Player of the Year

Ochai Agbaji, Kansas Jayhawks

The only player in the conference named a Semifinalist for the 2022 Naismith Player of the Year, Agbaji was by far the best player in the Big 12 this season. Agbaji’s 19.7 points per game were two more points than the next closest Big 12 players, and he did that with absurd efficiency. The senior hit 47.7% of his shots, 40.5% of his threes, and added five rebounds, 1.6 assists and almost a steal per game. His 6’5 frame, ball handling, pace, and athleticism helped him get past defenders at will. His depth of experience allowed him to make excellent decisions on where and when to shoot, and he showed incredible agility knifing through defenses to attack the rim. The clear best player on the conference’s best team, Agbaji has vaulted his name into the lottery discussion for the upcoming draft, and it is easy to see why. He just seemed two steps ahead of whatever defense was thrown at him, and his excellent long-range ability opens up more driving lanes to showcase his elite leaping ability. An extremely talented all-around talent, Agbaji chose to stay in Lawrence for his senior season, and it paid dividends for both himself and the Jayhawks. Led by Agbaji, Kansas will be tough to stop in March.

Freshman of the Year

Tyrese Hunter, Iowa State Cyclones

This was a two man race the entire season between Hunter and Baylor forward Kendall Brown. This was a difficult decision, but Hunter’s passing and on-ball defense outweighed Brown’s shooting efficiency and defensive versatility. The 6’0 point guard started all 32 games for the Cyclones, and immediately contributed to the quick turnaround for Iowa State. The Wisconsin native was third in the conference in assists (4.9) and steals (1.9) per game. He is a skilled passer, who uses his agility and change of pace ability to throw defenders off balance and out of place. He reads the opposition really well and often throws dimes right into his teammate’s hands for open looks. It is incredibly challenging to start in the Big as a freshman, and even more so to constantly be the lead guard. Despite his diminutive size, Hunter was a fiery defender who used his active hands and IQ to force turnovers and get the Cyclones out in transition. He has some areas to continue growing into, but it was a tremendous first season in Aimes for Hunter. As he gains experience and knowledge, he will only become even better at leveraging his speed and handling to engineer the offense.

Coach of the Year

Mark Adams, Texas Tech Red Raiders

This is a division with lots of coaching experience, but it was a newcomer who stood out. Adams has helped lead the Red Raiders to a 25-8 record, including four top-15 wins, and into the final of the Big 12 title game against the Jayhawks. It can be difficult to galvanize a team and establish an identity during your first season at the helm, but Texas Tech has been one of the best defensive teams in the country. They are 7th nationally giving up just 60.1 points per game, despite having nobody on the all-defensive first team and just one on the second Bryson Williams Williams was the only Texas Tech player named to any of the All-Conference teams, and Adams still managed to be one of the elite teams in the conference. The Red Raiders were also missing their most gifted player Terrence Shannon Jr., for eleven games and double-digit scorer [Kevin McCullar] for eight games. It has been a phenomenal first year for Adams, and a Big 12 title would be the cherry on top.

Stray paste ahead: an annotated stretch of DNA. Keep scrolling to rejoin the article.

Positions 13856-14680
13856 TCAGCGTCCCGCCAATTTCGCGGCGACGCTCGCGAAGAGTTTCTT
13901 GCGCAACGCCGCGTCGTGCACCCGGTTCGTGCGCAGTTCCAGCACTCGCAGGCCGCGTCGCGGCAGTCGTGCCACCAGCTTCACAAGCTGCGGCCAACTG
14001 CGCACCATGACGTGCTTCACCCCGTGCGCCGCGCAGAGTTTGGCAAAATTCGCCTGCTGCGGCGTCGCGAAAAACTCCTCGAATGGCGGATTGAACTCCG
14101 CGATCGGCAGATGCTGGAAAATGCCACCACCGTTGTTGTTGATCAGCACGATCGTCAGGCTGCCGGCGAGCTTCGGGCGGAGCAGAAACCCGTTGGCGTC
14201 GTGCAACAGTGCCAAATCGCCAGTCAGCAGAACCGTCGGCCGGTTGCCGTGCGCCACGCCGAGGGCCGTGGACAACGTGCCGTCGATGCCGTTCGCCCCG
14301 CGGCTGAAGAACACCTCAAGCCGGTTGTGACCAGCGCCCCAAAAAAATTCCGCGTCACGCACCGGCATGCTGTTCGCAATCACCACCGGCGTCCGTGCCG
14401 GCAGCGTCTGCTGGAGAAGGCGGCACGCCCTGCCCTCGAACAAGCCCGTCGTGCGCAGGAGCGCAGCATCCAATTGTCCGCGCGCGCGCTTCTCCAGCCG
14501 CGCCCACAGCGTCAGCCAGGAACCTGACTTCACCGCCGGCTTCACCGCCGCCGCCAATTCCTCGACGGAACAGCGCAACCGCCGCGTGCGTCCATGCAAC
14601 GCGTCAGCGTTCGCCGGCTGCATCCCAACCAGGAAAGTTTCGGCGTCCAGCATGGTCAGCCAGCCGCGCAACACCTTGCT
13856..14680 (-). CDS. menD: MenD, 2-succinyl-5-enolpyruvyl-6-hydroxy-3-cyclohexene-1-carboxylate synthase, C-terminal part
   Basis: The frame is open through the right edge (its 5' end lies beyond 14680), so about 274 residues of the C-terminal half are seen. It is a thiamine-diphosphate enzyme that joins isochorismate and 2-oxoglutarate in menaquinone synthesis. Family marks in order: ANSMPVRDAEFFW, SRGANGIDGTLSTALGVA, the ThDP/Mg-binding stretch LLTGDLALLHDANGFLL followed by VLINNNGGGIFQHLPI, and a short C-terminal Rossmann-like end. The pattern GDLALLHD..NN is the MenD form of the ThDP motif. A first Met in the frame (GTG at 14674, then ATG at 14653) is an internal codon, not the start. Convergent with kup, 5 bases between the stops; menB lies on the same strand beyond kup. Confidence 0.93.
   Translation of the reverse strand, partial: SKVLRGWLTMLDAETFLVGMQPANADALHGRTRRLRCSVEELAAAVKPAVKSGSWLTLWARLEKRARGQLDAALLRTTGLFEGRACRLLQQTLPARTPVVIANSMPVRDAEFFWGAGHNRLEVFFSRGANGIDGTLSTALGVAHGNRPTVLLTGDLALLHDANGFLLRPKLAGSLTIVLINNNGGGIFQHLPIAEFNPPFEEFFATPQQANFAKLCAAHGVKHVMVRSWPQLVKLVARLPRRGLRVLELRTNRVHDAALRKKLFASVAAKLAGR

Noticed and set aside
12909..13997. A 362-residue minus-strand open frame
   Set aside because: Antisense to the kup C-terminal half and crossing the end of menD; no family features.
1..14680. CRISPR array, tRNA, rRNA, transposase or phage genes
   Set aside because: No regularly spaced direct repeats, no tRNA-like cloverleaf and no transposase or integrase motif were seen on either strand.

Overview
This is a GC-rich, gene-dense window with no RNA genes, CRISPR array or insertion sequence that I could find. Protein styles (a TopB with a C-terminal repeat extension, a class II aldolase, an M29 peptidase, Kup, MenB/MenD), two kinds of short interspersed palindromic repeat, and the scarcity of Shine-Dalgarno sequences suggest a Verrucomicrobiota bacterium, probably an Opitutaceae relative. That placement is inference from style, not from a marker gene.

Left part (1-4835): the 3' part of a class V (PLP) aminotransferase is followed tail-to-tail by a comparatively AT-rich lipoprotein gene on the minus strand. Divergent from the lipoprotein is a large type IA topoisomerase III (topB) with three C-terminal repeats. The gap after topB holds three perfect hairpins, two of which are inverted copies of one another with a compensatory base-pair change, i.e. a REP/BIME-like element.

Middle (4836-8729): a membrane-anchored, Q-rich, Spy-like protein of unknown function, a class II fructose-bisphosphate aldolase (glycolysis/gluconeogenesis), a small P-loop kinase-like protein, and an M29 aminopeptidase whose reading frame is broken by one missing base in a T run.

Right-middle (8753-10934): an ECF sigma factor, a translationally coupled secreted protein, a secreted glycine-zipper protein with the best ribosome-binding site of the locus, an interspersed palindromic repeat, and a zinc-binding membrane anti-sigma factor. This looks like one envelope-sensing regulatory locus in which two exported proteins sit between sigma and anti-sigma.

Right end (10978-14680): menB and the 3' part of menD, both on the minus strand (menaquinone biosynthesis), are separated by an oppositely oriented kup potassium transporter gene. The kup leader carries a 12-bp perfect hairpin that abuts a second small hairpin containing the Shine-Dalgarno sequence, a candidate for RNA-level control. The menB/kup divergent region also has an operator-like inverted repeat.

Biggest Surprise

Positive: Iowa State Cyclones

I have mentioned this in multiple blogs, but Iowa State’s immediate recovery from being one of the worst Power Five teams to a March Madness lock is unbelievable. The arrival of Hunter and transfer wing Izaiah Brockington was clearly going to help, but they were truly horrendous last year. The gold and cardinal went just 2-22 last season, going winless in conference play, with their two victories coming against Arkansas-Pine Bluff and Jackson State. Those two squads are not exactly blue bloods in the sport. Simply put, it has been a remarkable turnaround for Iowa State this season. Brockington has played his way into potentially being drafted, and Hunter is one of the most promising underclassmen in the conference. It looked bleak last season, but the sun is starting to rise above the corn fields for Iowa State.

Negative: Underperforming forwards

Last season, Jalen Wilson and Matthew Mayer were solid options for teams that were loaded with NBA talent. They both seemed poised to take a serious leap and become two of the more unguardable players in the Big 12. Wilson paired his 6 ‘8 size with good production (11.8 points, 7.9 rebounds), and elite athleticism that added more potential and intrigue to his freshman season. Mayer, a 6’9 forward with the stroke and handles of a guard, didn’t have many offensive looks because of the trio of amazing guards around him. He looked the part during the title run, and with so many departures it was going to be Mayer that was the offensive engine. That hasn’t been the case, as he has scored just 1.3 points per game more (9.4 ppg) but has completely lost his touch. He is shooting just 40% from the floor and 30.6% from behind the arc. Neither has lived up to raised expectations, and while their teams have the skill around them to be legit title contenders, both teams would greatly benefit from the long-awaited boost in production. Both forwards hinted at NBA futures with their potential from last season, unfortunately neither has made positive strides this year.

First Team

G Ochai Agbaji, Kansas
G Izaiah Brockington, Iowa State
G Nijel Pack, Kansas State
G Taz Sherman, West Virginia
F Bryson Williams, Texas Tech

Second Team

G Christian Braun, Kansas
G James Akinjo, Baylor
G Adam Flagler, Baylor
G Mike Miles Jr., TCU
G Mark Smith, Kansas State

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